(No, this isn’t about the song by the Mamas and Papas. That’s so 60’s…)
The older I get, the more attention I have to pay to keeping my balance. My office is on the third floor. In days past, I used to hurtle down the stairs, sometimes even vaulting the last few (you’d think it was an Olympic event). No more. Now, when my attention wavers, I’m more likely to miss a step; the consequences of falling would be disastrous. So I take the stairs slowly and deliberately, being careful not to let distractions cause me to stumble.
Perhaps there’s a metaphor in there for the Christian life?
Paul doesn’t want believers to stumble and fall in the way they follow Jesus, nor does he want them to be “stumbling blocks” to others (e.g., 1 Cor 8:9–the word literally suggests something “against” which you “strike” your foot, causing you to trip). The issue is that while one Christian may do something in complete freedom of conscience, it may cause spiritual struggles for other Christians who witness the act, because they view the behavior as unacceptable or immoral. This is especially the case when the first Christian is someone whom the others admire. When he or she behaves questionably, others may begin to doubt their own scruples, and be tempted to follow suit and violate their consciences before God.
Case in point. I live over 30 miles from the seminary campus where I teach, and I’m not the only faculty member with such a long commute. Whenever our schedules allow, my colleagues and I carpool–which also means getting to take advantage of specially designated parking spaces when we arrive.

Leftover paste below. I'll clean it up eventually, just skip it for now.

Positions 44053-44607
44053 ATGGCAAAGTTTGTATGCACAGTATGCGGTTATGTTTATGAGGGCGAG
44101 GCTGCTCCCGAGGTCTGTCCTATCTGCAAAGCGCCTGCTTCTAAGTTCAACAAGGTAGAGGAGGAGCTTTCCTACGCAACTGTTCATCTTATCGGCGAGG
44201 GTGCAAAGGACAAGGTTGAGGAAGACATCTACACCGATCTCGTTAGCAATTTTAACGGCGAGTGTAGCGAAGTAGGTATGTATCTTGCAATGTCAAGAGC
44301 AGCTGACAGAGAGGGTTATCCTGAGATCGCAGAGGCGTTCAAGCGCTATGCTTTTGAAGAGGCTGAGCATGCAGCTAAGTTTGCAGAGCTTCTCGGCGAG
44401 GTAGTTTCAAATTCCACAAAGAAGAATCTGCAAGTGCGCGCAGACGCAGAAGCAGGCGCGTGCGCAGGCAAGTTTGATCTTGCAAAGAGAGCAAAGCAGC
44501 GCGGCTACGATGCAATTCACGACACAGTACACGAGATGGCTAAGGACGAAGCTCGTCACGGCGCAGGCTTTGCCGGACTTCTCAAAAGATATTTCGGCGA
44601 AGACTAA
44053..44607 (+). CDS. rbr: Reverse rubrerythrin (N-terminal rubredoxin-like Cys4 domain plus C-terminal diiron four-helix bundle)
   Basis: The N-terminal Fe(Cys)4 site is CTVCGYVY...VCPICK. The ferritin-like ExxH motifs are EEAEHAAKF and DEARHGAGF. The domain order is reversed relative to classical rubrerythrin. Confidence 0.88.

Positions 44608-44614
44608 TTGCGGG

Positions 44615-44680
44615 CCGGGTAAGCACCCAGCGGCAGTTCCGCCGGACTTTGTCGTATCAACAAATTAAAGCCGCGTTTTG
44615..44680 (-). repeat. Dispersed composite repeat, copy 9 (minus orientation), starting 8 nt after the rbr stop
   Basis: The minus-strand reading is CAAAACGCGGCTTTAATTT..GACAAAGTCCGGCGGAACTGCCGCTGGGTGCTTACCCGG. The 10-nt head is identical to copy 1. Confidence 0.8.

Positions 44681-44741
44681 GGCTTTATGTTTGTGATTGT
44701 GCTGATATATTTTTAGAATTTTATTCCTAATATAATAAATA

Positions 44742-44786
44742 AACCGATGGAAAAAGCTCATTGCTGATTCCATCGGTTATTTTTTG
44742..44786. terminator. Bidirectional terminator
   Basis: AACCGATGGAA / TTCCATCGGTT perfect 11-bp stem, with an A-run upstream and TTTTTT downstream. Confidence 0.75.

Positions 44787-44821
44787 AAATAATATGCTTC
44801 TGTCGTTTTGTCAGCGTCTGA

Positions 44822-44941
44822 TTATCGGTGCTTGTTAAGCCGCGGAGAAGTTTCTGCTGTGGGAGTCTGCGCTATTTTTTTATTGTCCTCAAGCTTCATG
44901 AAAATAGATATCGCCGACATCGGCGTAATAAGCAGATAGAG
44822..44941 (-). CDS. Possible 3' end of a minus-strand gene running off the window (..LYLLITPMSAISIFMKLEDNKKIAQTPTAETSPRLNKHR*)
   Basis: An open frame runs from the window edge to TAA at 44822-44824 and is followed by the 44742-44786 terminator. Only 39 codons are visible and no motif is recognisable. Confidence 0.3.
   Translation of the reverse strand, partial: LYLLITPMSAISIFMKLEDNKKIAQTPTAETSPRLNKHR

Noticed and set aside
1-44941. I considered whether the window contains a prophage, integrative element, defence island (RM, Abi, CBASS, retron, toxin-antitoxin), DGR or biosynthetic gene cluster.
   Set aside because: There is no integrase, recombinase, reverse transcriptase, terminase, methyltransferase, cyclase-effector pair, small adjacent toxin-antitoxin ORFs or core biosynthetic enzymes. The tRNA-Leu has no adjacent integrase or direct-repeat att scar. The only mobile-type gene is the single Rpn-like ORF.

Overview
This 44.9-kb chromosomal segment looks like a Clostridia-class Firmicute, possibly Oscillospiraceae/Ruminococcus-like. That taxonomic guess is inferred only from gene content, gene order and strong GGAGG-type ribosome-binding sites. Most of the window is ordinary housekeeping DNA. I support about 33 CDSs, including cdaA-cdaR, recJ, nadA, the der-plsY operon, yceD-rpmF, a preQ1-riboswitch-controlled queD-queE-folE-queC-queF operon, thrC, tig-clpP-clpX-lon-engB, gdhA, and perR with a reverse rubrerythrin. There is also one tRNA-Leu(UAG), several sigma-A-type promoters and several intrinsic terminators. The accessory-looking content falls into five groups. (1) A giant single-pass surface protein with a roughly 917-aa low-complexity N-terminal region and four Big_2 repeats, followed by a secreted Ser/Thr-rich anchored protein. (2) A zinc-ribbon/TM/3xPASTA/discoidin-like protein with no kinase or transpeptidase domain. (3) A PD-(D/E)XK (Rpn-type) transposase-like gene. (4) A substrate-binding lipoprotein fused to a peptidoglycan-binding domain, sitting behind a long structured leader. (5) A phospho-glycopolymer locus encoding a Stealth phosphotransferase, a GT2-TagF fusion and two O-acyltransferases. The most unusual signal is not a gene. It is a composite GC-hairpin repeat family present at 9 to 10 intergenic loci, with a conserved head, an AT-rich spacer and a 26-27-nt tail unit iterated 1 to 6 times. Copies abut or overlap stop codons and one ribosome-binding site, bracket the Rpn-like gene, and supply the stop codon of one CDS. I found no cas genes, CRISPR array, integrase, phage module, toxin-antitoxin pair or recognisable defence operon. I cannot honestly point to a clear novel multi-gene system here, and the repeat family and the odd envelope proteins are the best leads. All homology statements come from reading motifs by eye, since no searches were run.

Since our schedules are so different, we’ve become rather creative carpoolers. Three of us may have to carpool in two cars: there are two drivers and one “carpool dummy” who rides in with one person and home with another.
In other words, I may arrive on campus by myself but have a passenger going home. I have a perfect right to park in a designated carpool space. But sometimes, others see me parking in such a space and getting out of the car alone.
I really, really hate that.
I have never parked in a carpool spot on a day in which I was not carpooling in at least one direction. But how does anyone else know that? I’ve made it a point to explain myself to the security guard and ask permission; he merely shrugged and said he didn’t care, as long as I displayed the proper permit. And I have purposely parked somewhere else far less convenient, just to avoid an appearance of wrongdoing that might violate someone else’s conscience.
Is this really such a big deal? Perhaps not. But I am keenly aware of my role as a professor and a minister: I am a public person, and what I do in the sight of others matters. The scarcity of parking is a constant irritant on our campus, and I have watched students (presumably late for class?) deliberately park in places where they shouldn’t. What if they see me parking in a carpool space by myself? Won’t they be prompted to think, “Well, if he can do it…”?
There are Christians who, reacting against their overly restrictive upbringings, declare their freedom to dance, drink, and watch R-rated movies. And they argue correctly that righteousness does not come from following rules.
But the gospel does not abrogate the commandment to love. What of our brothers and sisters who are struggling to free themselves from the party scene, or are struggling with alcohol, pornography, or other snares? What would Paul say?
Part 2 of this post will go up next week, after Sunday’s Advent meditation.